On­coSec’s de­fense of weak pre­lim­i­nary Ta­vo da­ta for PD-1 re­sis­tant melanoma can’t stop a rout

On­coSec ex­ecs may be re­gret­ting their de­ci­sion to re­lease pre­lim­i­nary Phase IIb da­ta on the com­bi­na­tion of Mer­ck’s Keytru­da and their big pipeline play Ta­vo. 

Re­searchers are re­port­ing re­sults for on­ly 9 pa­tients with metasta­t­ic melanoma at 12 weeks, and came out in a de­fen­sive pos­ture for the 2 par­tial re­spons­es they tracked at that stage in KEYNOTE-695. All of the pa­tients had seen their can­cer progress af­ter treat­ment with Op­di­vo or Keytru­da in the lead study at On­coSec.

De­spite its de­fense, and a chance to wait for 24-week da­ta on more pa­tients, in­vestors bailed in an ug­ly rout that sent the biotech’s shares $ONCS down 57% in pre-mar­ket trad­ing. The set­back for what has been in­tend­ed to be a reg­is­tra­tion study pushed shares in­to pen­ny stock ter­rain.

On­coSec is tak­ing a pop­u­lar route in the on­col­o­gy field, look­ing to spur an im­mune re­sponse among pa­tients who aren’t durably helped by the PD-1/L1 crowd of check­point in­hibitors. On­ly about 1 in 5 of those pa­tients see a big im­pact from ther­a­py, leav­ing a big mar­ket to ad­dress by the next-gen com­bo crowd.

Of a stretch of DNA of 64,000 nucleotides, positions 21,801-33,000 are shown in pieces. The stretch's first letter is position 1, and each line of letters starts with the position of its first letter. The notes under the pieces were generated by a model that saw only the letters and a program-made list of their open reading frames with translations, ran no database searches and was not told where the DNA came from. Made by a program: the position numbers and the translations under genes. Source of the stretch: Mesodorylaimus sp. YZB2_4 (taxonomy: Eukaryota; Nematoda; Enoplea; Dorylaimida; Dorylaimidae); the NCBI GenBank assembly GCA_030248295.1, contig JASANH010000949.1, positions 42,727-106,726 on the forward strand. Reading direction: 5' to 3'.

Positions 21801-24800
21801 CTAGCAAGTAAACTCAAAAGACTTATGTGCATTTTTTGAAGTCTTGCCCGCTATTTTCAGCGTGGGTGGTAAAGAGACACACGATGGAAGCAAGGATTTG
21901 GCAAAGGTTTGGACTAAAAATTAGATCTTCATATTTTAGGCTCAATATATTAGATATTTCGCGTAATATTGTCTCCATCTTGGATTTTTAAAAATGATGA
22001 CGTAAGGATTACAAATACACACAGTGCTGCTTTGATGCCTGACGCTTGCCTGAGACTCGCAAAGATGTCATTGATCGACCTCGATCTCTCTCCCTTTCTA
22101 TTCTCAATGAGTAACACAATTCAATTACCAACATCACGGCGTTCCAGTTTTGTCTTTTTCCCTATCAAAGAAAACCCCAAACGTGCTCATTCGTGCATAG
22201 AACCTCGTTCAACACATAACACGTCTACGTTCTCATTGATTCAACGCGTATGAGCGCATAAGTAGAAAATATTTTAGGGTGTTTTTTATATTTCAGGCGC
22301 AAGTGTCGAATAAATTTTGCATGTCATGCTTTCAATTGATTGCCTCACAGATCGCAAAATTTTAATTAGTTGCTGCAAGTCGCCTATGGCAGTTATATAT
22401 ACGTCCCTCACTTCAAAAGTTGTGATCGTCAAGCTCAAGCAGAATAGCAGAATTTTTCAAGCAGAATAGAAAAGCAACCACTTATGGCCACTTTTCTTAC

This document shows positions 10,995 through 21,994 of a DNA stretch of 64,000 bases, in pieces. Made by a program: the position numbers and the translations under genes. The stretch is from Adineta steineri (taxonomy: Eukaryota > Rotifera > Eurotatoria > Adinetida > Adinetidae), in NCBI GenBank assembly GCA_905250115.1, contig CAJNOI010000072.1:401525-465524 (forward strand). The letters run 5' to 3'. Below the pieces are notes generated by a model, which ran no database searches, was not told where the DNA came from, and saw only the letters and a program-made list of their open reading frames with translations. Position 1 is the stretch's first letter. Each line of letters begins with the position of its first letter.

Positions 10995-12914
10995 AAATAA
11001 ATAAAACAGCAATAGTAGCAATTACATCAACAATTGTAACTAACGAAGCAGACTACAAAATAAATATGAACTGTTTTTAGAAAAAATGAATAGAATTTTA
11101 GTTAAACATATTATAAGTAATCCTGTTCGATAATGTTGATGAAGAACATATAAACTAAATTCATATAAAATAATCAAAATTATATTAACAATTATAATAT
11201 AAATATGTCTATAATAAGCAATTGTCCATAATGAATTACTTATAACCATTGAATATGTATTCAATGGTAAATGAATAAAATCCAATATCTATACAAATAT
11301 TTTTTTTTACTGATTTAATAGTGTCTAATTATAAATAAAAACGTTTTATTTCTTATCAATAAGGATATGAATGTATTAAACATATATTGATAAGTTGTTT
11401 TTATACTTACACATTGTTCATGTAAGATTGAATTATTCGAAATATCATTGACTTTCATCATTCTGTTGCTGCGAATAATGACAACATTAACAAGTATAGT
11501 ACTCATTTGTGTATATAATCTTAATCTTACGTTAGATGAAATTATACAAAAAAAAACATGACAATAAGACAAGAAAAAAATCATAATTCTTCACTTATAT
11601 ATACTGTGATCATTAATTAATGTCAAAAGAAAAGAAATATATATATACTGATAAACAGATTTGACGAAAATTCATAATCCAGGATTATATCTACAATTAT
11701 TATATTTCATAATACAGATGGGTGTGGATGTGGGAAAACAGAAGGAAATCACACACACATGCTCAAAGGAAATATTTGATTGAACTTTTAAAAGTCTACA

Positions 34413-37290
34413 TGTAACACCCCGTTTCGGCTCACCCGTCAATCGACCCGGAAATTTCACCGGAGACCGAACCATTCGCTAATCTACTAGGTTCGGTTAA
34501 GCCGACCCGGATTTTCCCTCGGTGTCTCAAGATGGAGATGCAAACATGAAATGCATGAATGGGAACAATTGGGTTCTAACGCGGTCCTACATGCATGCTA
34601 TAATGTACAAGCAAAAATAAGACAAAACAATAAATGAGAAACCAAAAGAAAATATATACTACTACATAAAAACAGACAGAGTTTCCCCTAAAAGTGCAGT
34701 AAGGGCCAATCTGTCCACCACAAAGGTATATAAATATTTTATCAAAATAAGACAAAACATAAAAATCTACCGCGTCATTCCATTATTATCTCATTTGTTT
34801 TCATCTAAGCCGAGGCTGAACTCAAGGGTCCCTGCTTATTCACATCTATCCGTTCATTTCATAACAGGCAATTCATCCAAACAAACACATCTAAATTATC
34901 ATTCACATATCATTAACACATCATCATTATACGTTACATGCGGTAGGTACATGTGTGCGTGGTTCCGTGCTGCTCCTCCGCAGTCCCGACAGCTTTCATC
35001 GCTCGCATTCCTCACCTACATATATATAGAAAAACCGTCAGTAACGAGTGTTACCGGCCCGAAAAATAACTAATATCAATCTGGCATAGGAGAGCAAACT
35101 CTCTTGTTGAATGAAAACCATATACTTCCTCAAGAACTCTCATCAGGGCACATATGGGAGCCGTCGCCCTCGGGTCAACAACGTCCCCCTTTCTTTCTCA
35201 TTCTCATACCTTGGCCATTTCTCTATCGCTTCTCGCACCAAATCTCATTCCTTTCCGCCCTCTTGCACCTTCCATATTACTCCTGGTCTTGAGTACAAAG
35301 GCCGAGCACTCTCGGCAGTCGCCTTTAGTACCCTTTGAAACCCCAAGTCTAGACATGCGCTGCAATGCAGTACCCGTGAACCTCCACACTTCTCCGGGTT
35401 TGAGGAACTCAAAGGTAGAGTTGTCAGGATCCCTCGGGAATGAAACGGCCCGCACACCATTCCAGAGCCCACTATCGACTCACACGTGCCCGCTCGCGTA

On­coSec, though, on­ly man­aged to raise doubts about its ap­proach, though the game is far from over. A to­tal of 21 pa­tients have been re­cruit­ed for the study.

On­coSec and Mer­ck ham­mered out their col­lab­o­ra­tion on this in 2017, then fol­lowed up last spring with an agree­ment to ex­pand in­to breast can­cer.

Adil Daud

“There is cur­rent­ly no ap­proved ther­a­py for the KEYNOTE-695 pa­tient pop­u­la­tion. A 10% re­sponse rate is con­sid­ered mean­ing­ful in this co­hort, since this is about what we ex­pect with ad­di­tion­al chemother­a­py, how­ev­er, such re­spons­es lack dura­bil­i­ty. The pre­lim­i­nary tu­mor re­spons­es (22% BORR and 33% DCR) and sup­port­ing im­mune da­ta ob­served here for the first time are im­por­tant,” said Adil Daud, a pro­fes­sor at the UCSF He­len Diller Fam­i­ly Com­pre­hen­sive Can­cer Cen­ter.

The Advance Clinical leadership team: CEO Yvonne Lungershausen, Sandrien Louwaars - Director Business Development Operations, Gabriel Kremmidiotis - Chief Scientific Officer, Ben Edwards - Chief Strategy Officer

How Aus­tralia De­liv­ers Rapid Start-up and 43.5% Re­bate for Ear­ly Phase On­col­o­gy Tri­als

About Avance Clinical

Avance Clinical is an Australian owned Contract Research Organisation that has been providing high-quality clinical research services to the local and international drug development industry for 20 years. They specialise in working with biotech companies to execute Phase 1 and Phase 2 clinical trials to deliver high-quality outcomes fit for global regulatory standards.